Heat stress affects production and welfare in farm animals. In warm weather animals will change their behaviour in order to cool down, for example by seeking shade or other cooler microclimates, and by altering activity patterns, body postures and feed intake. In addition to behavioural changes, physiological mechanisms will occur, such as increased respiration and body temperature. There is consistent evidence that the reduced productivity in association with heat stress can be alleviated by providing different types of cooling. However, more research is needed in order to explore how to best cool farm animals and appropriate cost benefit analyses of providing different types of cooling in New Zealand conditions needs to be carried out to improve profitability and welfare. Animals change their behaviour before changes in production can be detected, therefore animal behaviour can provide insight into when and how to cool animals.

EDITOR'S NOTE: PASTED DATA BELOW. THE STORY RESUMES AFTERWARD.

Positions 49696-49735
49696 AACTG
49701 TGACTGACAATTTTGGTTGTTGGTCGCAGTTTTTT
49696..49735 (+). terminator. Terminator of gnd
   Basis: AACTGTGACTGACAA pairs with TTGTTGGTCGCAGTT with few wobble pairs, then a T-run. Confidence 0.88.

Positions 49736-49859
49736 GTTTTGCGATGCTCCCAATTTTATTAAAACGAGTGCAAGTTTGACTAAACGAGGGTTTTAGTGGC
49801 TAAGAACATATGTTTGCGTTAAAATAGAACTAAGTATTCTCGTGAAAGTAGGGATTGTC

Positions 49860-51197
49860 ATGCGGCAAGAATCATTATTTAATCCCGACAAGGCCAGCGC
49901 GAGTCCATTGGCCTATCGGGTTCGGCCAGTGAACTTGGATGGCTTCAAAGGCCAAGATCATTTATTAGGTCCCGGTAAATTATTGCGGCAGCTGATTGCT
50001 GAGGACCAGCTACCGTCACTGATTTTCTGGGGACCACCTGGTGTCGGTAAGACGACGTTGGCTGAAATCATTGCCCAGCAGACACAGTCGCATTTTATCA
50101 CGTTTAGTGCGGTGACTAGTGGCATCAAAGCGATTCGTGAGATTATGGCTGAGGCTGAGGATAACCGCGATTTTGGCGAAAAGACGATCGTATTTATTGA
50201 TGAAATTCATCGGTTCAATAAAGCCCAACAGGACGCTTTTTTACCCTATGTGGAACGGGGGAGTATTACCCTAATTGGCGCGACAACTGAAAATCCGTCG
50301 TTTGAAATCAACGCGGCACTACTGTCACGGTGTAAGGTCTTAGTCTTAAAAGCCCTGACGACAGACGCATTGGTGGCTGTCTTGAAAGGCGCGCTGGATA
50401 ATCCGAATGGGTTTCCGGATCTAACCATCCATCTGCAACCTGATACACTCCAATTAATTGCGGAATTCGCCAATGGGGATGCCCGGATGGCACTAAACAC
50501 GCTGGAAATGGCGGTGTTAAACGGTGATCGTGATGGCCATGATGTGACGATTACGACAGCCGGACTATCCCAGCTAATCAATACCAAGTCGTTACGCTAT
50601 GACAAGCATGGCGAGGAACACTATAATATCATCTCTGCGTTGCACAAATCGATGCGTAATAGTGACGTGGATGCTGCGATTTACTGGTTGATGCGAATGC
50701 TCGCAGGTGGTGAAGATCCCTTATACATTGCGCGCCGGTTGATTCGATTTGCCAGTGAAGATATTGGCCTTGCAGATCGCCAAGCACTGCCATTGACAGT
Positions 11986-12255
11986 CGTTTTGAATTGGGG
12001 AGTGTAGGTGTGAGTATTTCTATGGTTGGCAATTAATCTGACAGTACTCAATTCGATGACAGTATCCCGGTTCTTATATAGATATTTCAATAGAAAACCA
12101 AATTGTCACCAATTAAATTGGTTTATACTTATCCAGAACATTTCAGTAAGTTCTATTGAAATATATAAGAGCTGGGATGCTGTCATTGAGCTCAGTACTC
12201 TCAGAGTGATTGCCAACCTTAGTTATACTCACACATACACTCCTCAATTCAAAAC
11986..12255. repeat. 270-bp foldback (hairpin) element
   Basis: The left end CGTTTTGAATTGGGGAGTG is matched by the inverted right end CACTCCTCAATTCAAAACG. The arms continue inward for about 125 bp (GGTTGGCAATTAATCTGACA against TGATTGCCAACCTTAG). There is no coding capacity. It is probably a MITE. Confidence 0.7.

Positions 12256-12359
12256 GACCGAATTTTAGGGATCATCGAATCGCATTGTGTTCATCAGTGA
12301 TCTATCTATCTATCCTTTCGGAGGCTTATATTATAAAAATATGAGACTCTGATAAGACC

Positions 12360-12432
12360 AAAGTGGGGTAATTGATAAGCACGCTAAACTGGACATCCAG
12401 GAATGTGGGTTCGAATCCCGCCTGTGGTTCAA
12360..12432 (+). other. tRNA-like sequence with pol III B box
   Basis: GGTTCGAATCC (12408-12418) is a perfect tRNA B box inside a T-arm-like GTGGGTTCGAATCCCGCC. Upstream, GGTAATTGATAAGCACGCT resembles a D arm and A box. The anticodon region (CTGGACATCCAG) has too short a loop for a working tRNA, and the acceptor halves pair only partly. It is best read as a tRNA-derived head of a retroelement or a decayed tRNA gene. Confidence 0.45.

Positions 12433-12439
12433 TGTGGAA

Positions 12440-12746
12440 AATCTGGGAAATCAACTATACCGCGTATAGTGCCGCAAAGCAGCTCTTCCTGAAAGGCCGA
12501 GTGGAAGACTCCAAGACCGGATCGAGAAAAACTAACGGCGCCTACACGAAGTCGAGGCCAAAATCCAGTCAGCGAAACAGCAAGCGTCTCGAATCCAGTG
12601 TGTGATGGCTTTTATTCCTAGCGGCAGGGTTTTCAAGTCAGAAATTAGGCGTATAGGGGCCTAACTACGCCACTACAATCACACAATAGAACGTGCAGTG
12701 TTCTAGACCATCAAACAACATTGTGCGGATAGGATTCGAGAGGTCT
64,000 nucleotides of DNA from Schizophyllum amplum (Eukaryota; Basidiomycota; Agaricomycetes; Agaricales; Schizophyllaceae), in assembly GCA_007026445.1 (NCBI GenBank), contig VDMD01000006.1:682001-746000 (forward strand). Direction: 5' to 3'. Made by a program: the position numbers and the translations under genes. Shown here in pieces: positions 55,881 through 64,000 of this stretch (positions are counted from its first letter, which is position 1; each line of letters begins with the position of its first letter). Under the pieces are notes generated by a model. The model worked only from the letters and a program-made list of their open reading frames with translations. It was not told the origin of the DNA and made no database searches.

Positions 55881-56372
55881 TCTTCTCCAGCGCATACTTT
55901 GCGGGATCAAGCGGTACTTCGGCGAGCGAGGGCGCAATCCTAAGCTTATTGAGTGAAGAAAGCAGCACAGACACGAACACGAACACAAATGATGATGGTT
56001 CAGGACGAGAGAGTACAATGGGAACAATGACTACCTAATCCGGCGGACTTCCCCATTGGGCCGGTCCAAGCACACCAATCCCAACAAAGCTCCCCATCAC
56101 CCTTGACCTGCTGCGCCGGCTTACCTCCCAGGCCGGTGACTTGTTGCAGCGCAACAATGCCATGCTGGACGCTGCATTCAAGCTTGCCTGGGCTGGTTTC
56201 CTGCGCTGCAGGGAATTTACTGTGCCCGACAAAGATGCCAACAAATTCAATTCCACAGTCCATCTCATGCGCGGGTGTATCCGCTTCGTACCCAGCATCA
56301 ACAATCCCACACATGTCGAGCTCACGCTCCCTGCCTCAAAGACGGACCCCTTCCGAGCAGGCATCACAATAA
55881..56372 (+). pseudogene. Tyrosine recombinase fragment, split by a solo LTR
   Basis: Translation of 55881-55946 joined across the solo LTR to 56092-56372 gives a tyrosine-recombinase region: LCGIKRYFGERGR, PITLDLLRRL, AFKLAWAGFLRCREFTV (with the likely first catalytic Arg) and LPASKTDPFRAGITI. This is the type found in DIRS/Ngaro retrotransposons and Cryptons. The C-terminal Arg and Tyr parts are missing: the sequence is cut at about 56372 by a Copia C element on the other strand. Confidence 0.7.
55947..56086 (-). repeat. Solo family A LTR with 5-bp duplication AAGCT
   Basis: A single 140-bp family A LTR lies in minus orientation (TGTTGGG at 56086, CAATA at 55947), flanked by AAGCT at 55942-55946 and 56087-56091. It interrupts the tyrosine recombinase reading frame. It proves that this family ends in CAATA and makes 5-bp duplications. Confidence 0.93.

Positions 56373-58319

Proceedings of the New Zealand Society of Animal Production, Volume 71, Invercargill, 185-189, 2011
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